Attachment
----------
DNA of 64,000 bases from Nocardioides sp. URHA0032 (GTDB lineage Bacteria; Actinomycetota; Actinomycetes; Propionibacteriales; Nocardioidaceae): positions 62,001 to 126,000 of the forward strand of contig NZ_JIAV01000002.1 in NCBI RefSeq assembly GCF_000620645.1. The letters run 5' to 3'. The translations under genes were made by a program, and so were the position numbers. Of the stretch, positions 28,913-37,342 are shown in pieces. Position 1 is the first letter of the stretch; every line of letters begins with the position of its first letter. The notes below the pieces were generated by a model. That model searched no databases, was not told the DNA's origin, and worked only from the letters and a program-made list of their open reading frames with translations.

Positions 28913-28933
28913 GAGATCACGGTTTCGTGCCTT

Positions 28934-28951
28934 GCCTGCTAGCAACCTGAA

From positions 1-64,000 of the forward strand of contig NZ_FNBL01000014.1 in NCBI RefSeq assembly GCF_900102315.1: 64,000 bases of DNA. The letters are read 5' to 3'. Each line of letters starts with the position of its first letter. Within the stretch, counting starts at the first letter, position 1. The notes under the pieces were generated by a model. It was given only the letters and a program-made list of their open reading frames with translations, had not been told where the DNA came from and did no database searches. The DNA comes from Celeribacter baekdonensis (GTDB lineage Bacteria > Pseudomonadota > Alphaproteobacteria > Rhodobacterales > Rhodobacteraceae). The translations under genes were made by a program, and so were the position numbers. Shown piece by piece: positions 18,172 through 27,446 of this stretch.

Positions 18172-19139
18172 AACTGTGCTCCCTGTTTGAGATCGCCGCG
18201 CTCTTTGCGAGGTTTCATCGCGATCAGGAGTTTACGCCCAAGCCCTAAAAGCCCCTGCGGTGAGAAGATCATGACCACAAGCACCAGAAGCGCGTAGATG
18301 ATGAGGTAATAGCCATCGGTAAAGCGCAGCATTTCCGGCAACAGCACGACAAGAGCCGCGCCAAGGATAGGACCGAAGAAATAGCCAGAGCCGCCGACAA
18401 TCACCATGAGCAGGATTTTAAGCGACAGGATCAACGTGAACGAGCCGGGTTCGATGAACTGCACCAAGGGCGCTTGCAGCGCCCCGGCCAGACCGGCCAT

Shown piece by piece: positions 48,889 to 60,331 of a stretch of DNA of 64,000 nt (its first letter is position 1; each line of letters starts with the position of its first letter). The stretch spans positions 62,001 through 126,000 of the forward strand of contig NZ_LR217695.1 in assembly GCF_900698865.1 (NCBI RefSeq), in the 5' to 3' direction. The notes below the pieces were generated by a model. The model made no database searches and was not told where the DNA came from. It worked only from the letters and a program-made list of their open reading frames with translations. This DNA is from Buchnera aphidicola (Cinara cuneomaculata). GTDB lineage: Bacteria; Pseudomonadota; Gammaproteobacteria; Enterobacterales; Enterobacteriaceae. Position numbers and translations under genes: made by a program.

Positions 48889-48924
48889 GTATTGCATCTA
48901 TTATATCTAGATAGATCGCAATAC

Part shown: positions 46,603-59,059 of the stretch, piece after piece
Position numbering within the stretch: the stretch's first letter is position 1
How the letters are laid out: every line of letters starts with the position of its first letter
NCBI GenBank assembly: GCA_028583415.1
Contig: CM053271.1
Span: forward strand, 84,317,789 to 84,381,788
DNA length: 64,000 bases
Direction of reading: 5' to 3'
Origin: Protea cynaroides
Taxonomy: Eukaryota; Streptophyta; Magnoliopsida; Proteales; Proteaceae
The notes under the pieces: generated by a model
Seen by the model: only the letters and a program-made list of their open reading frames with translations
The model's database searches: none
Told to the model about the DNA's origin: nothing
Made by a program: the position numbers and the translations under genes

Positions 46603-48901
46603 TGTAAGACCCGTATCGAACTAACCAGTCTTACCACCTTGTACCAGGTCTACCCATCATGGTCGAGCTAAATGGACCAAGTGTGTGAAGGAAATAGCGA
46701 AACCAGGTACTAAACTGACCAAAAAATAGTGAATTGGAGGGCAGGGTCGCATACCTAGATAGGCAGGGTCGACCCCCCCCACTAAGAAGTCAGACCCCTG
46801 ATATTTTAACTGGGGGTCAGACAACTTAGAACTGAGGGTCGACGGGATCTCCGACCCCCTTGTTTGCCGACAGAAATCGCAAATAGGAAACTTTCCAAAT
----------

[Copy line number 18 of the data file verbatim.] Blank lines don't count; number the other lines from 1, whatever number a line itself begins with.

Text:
How the letters are laid out: every line of letters starts with the position of its first letter